Massage, Asian Style

Chinese Tui Na Massage

Tui Na Massage. Image via City College of Acupuncture.

There are not a lot of bliss-inducing activities that would equal a good massage. The cares and worries fade away and the world is reduced to the another human’s touch.

We all need to be touched — and it isn’t just a psychological need, but a deep-seated biological need. Babies need it to flourish, and grown-ups are no different. Asian cultures accept this and have embraced massage not as a relaxation technique, but as a healing tool.  It was considered part of health care in China as far back as 3,000 BC. Massage is said to unclog or unknot the body’s life force, or Qi (chi), thus restoring health and well-being.

Massage, the way Asians do it, is a product of centuries, even millennia, of learning and developing. No wonder it feels so good. And there’s a certain simplicity and unfussiness about it — no special beds or tools, no oils are applied to the skin, and you stay fully clothed.

Chinese painting depicting Tui Na massage. Image via Lands of Wisdom.

Tui na (“push”, “grasp”), is part of the arsenal of traditional Chinese medicine, and involves touching and kneading key points in the body, using a similar anatomical road map as acupuncture.

Japanese doctor giving anma massage. Image via Yotsume Dojo.

Shiatsu massage. Image via Zen Shiatsu.

These Chinese techniques eventually found their way to Japan, which is geographically a stone’s throw away. Japanese an ma (“press”, “rub”) which later gave birth to shiatsu (which translates to “finger pressing”) massage, is largely derived from the Chinese way.

Thai Massage. Image via Worldwide Health.

Illustration of Thai massage points. Image via Wikimedia Commons.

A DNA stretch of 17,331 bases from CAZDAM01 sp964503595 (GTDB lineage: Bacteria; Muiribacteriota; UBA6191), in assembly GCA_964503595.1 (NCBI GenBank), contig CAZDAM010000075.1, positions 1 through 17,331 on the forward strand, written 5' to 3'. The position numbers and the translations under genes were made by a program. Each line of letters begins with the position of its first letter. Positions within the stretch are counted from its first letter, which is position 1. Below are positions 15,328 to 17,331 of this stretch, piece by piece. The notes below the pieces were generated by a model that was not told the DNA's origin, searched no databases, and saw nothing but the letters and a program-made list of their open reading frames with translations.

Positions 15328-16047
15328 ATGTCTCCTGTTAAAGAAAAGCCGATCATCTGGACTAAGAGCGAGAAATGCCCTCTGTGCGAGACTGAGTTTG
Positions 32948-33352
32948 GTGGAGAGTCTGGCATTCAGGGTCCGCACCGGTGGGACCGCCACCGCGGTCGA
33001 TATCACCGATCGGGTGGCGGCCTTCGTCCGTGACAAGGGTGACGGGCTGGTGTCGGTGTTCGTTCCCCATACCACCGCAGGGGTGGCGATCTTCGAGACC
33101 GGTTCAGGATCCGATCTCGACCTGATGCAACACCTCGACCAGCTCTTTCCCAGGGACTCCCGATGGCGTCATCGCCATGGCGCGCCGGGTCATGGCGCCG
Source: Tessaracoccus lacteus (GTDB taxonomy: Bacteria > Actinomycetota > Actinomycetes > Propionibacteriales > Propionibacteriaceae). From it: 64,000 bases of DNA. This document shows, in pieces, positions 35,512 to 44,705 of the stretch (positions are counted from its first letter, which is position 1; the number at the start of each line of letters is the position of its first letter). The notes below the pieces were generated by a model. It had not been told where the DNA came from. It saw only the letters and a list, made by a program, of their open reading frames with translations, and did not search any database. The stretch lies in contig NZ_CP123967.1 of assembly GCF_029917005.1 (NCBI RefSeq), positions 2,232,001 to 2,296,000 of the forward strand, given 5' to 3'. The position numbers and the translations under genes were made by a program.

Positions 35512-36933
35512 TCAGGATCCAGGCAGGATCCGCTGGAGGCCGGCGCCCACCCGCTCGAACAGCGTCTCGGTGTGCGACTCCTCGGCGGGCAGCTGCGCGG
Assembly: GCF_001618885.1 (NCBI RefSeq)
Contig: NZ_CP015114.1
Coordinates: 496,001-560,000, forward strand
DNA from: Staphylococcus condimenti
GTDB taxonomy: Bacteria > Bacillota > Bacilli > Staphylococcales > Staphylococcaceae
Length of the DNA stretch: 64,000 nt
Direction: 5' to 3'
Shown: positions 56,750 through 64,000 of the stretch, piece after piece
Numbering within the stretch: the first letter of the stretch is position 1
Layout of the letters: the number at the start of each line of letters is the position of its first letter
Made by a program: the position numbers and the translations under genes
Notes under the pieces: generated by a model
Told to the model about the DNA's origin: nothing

Thai massage is locally referred to as nuat phaen boran, which means “ancient-manner massage”. This one’s my favorite — mostly because it feels like doing yoga, only somebody else is doing it for you. It is sometimes called “yoga massage”. Thai massage draws on different massage traditions from different parts of Asia, but its Chinese and Indian origins are the ones most clearly felt.

The interior of a Thai massage spa. Image via Trip Advisor.

Giving a Massage

If you want to try giving a massage, there’s no reason why you can’t be good at it. Touch is a universal language, and you only need practice in order to speak it well.

I am by no means a professional masseuse, but in my family, I am the go-to girl for massages. So here are a few pointers I’d like to offer for a successful first try:

  • Set the atmosphere. Get help where you can. The recipient of your massage will more likely not notice your inexperience if their other senses are involved. Create a spa-like ambiance. Dim the lights, light up a scented candle or incense stick, play some soft music.
  • Get a few massages yourself. They’ll familiarize you with what feels good.
  • Massage muscles, not bone — this is wisdom from my Dad. Muscles appreciate a massage more. Concentrate on fleshy parts — butt, calves, shoulders. Don’t press on the shoulder blades, but rather the muscles around it; not on the spine, but on the parts on either side of it.
  • Remember that pressure is distributed equally in the area of contact. So use more when using your palms or the length of your forearm. Ease up when using smaller points, such as thumbs, fingertips or knuckles.
  • Look out for reactions. They’ll give you hints on whether what you’re doing feels good or not.
  • Read up and watch videos. Whatever massage style you’d like to try doing, there are tons of how-to vids and articles out there.

So that’s my two cents’ worth on this. Good luck and enjoy your massage! I had a blast “researching” for this post!

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One Response to Massage, Asian Style

  1. Melanie L Bowen says:

    Hi there!

    I have a quick question about your blog! Please email me when you get a chance.


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